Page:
MacBook Air gets hosed, other models hold steady in macOS 15 as Intel support fades

Aurich Lawson

As the Intel Mac era has wound down over the last couple of years, we’ve been painstakingly tracking the amount of software support that each outgoing model is getting. We did this to establish, with over 20 years’ worth of hard data, whether Intel Mac owners were getting short shrift as Apple shifted its focus to Apple Silicon hardware and to software that leveraged Apple Silicon-exclusive capabilities.

So far, we’ve found that owners of Intel Macs made in the mid-to-late 2010s are definitely getting fewer major macOS updates and fewer years’ worth of security updates than owners of Intel Macs made in the late 2000s and early 2010s but that these systems are still getting more generous support than old PowerPC Macs did after Apple switched to Intel’s processors.

The good news with the macOS 15 Sequoia release is that Apple is dropping very few Intel Mac models this year, a much-needed pause that slows the steady acceleration of support-dropping we’ve seen over the last few macOS releases.

The bad news is that isn’t true for the MacBook Air, generally the most important and bestselling of all Apple’s Mac models—the 2018 version of the Air (and a very lightly revised 2019-era variant of the same machine) are being dropped from the Sequoia support list, giving them by far the shortest support window of any MacBook Air since the very first one back in 2008.

And the uncertainty of being an Intel Mac owner in the Apple Silicon era persists, as we don’t know exactly when Apple plans to fully remove Intel support from macOS. Statistically, it could go either way—at least a few Intel Macs could have one more update coming, but Sequoia could also be the end of the line.

The data

Despite supporting other Macs of a similar vintage, Apple is dropping support for the 2018 MacBook Air in macOS 15 Sequoia.
Enlarge / Despite supporting other Macs of a similar vintage, Apple is dropping support for the 2018 MacBook Air in macOS 15 Sequoia.

Valentina Palladino

If you haven’t read our pieces about Intel Mac support in macOS 13 Ventura or macOS 14 Sonoma, here’s a quick overview of what data we’re collecting and what it means. You can also view the raw data in a spreadsheet here; the notes at the end of our macOS Ventura support article have some details on data collection.

For every modern Mac that Apple has released—where “modern” encompasses every model released since the original iMac, shortly after Steve Jobs’ return to the company—we’ve tracked down the date it was introduced and the date it was discontinued. We’ve also recorded the number of major macOS releases supported by each system, as well as the amount of time each Mac received basic security-only patches after it stopped being able to run the latest release of macOS.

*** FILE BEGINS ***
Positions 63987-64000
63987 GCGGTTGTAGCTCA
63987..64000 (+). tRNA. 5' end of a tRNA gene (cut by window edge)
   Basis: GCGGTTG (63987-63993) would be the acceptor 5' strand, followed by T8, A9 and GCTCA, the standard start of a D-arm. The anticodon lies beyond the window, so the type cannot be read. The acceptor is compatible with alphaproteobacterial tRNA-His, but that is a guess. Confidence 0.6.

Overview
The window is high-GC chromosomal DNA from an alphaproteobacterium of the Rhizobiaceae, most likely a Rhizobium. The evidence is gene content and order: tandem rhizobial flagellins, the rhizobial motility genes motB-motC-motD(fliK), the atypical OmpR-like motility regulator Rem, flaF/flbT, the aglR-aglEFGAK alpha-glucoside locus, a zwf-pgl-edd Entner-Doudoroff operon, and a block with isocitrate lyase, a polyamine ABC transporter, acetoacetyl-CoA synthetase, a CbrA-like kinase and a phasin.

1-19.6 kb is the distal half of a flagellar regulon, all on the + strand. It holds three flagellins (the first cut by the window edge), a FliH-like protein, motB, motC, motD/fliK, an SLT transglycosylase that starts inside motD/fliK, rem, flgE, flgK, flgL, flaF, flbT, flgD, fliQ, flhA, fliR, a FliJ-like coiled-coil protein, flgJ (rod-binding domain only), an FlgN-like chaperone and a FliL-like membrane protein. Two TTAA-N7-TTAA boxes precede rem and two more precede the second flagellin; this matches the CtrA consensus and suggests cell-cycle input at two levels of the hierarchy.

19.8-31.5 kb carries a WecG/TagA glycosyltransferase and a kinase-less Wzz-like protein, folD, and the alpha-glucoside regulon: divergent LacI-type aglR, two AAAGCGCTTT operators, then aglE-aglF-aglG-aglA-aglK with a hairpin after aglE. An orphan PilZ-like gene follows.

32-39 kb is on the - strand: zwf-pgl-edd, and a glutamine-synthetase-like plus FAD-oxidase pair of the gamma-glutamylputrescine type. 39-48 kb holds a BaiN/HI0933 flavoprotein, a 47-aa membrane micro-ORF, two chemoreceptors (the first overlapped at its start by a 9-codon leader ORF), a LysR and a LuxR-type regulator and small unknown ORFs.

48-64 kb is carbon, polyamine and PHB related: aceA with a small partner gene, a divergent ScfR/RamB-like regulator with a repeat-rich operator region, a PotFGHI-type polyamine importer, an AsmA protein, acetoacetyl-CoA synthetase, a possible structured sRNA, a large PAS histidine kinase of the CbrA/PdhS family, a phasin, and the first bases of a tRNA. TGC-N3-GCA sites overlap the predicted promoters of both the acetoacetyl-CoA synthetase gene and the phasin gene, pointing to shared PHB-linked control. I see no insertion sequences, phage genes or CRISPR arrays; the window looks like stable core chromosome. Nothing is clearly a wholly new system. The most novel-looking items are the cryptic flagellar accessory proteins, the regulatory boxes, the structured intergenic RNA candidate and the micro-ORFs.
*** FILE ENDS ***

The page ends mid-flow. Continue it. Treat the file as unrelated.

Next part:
We’re mainly paying attention to two spans of time: from the date of each Mac’s introduction to the date it stopped receiving major macOS updates and from the date of each Mac’s introduction to the date it stopped receiving any updates at all. We consider any Macs inside either of these spans to be actively supported; Macs that are no longer receiving regular updates from Apple have been dropped and will slowly become less secure and less compatible with modern apps as time marches on. We measure by years of support rather than number of releases, which controls for Apple’s transition to a once-yearly release schedule for macOS back in the early 2010s.

We’ve also tracked the time between each Mac model’s discontinuation and when it stopped receiving updates. This is how Apple decides what products go on its “vintage” and “obsolete” hardware lists, which determine the level of hardware support and the kinds of repairs that the company will provide.

Apple has occasionally suggested to us that it also uses these “vintage” and “obsolete” labels to pick which Macs are supported by a new macOS update and which aren’t. But our data has shown this isn’t true—Apple doesn’t support Mac hardware for longer just because the company sold that hardware for longer. If you buy an older Mac, whether it’s new, refurbished, or used, you’re usually also buying fewer years of active macOS updates.

Leave a Reply

Your email address will not be published. Required fields are marked *